East Africa: Private Sector – We're Left Out in the Cold in EU Trade Deal
By Janeth Mesomapya
Dar es Salaam — Members of the business community have criticised the government for not involving them during the over 10 years of negotiations on Economic Partnership Agreement (EPA) with the European Union (EU).
However, speaking under the clout of the Tanzania Private Sector Foundation (TPSF), they hailed the government for backing out of the deal, noting that its content would harm the local economy.
Now that the East African Community (EAC) leaders have asked for a three-month long extension of the signing deadline, they urged the government to fully involve them in the discussions as they have valuable inputs that could strengthen the country’s position in the matter.
Speaking in a meeting called in Dar es Salaam yesterday, TPSF officials appealed to President John Magufuli to organise a meeting which brings together experts and members of the private sector to deliberate thoroughly on the agreement.
According to them, since the government started talks with other EAC governments, they were neither involved nor consulted on how the matter should be handled.
This was done despite their rich knowledge and experience with regards to international business and economic issues.
Speaking in an interview with The Citizen on Saturday, TPSF executive director Godfrey Simbeye said if the agreement was to be signed in its current state, it would have been detrimental to the government’s intention of building an industrial-based economy. “The nature of the treaty requires member states to eliminate tariffs for imports and exports for 10 years. This will narrow local trade, which directly touches our manufacturing sector,” he said.
He argued that Tanzania was not capable to start new industries and improve present ones and at the same time compete with European nations within the 10-year long grace period. “This means our economy will deteriorate as other partners’ economies flourish. We will only turn into a market for foreign goods because our manufacturers will not manage to compete with the imported goods. Besides, our goods would not penetrate the highly competitive European market,” he elaborated.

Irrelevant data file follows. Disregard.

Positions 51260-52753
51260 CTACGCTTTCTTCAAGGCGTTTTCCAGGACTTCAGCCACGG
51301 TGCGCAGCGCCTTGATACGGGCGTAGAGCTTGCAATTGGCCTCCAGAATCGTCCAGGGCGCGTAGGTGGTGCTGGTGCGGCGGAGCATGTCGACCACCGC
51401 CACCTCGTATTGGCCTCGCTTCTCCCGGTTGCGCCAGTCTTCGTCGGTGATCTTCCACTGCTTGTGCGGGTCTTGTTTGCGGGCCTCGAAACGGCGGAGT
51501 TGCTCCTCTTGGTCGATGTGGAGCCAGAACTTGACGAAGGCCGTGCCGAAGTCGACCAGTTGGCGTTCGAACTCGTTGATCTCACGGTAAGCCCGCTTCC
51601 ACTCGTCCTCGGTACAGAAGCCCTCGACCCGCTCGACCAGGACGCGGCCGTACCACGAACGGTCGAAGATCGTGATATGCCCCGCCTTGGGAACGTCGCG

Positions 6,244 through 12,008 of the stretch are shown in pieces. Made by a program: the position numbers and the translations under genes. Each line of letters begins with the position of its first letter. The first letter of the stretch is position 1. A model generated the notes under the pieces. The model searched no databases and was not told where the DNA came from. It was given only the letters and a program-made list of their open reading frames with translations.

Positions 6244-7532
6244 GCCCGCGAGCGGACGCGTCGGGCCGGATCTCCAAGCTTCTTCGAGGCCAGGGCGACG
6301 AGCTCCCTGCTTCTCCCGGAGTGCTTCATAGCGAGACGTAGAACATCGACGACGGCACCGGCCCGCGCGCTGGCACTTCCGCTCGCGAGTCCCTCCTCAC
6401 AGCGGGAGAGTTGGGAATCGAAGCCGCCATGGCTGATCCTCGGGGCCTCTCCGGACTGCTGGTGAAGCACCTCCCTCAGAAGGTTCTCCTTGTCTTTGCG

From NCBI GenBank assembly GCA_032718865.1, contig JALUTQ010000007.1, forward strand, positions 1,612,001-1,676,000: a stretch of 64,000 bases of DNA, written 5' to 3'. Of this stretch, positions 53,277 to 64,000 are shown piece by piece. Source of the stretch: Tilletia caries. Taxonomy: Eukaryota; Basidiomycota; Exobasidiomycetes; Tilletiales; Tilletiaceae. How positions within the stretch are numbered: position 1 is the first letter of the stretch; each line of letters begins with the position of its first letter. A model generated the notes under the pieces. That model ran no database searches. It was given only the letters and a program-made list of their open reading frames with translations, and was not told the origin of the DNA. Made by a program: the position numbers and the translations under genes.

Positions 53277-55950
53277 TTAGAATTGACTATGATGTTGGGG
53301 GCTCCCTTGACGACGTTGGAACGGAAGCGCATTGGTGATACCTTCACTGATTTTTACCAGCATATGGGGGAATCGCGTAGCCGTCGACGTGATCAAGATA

Efforts to contact Industry and Trade minister Charles Mwijage to explain why the private sector was left out in the key negotiations failed.
For his part, TPSF Advocacy, Research and Lobbying director Gili Teri said the treaty was designed with terms that were most likely unfavourable to Tanzanian’s endeavours to become a middle economy country through industrialisation.
“EPA will also force the country and its partners not to sign other pacts which would compete with it. This would render the country incapable of entering other economic deals which have similar components to EPAs,” he argued.
He noted, for instance, that Tanzania would not be able to sign economic deals with countries such as the United Kingdom or China; and if there was such agreement it would be subject to termination or redesigning.
Mr Teri said also that EAC countries would not be able to produce goods which meets biological specifications to be accepted in the EU market.
“I strongly advise the government not to commit into this agreement because its drawbacks overweighs the benefits. It should rather proceed with the Trade Facilitation Agreement (TFA) under the World Trade Organisation (WTO) which is greatly favourable,” he advised.
Economics professor Honest Ngowi of Mzumbe University said: “The issue of removing tariffs for imported goods will make Tanzania the dumpsite for the foreign products. This will kill our local trade and factories.” He explained that the country has no industrial muscles, technology and capital to match other partners in the deal meaning it would not produce enough for the expanded market thus ending being a consumer.
“Imported goods will be as and more likely cheap as the local goods and the fact that their standards will be superior to ours, consumers will likely rush to the imported goods and shun locally produced ones,” he explained.
Prof Ngowi added that the free market arrangement would also make Tanzania lose revenue from levies and taxes on imported and exported goods.
“The government should thoroughly assure itself on this before committing to the deal that will further lead the country into darkness economically,” he said.
Initially, the European Union (EU) and East African Community (EAC) deal intended to have Europe open up its market for exports from the region duty free, while the region offers quota-free access to the bloc.
This will open up 80 per cent of its market to foreign products in 25 years.
The final bloc’s commitment on EPA, whose negotions between the two blocs started in 2002, by the EAC Heads of State was pushed back to January next year on Thursday to give room for further reflections on the treaty before the signing.
One of the issues for the postponement was raised by President Magufuli who questioned how the Community would safeguard Tanzania’s industries against competition from European manufacturing sector.
Another issue was whether or not EAC would become a destination for agricultural produce from EU and how the bloc would protect local agriculture sector which is the largest contributor to the GDP.
During the conference Ugandan President Yoweri Museveni said this interim period should be used to plead with EU to bend back and accommodate fears of the countries such as Tanzania.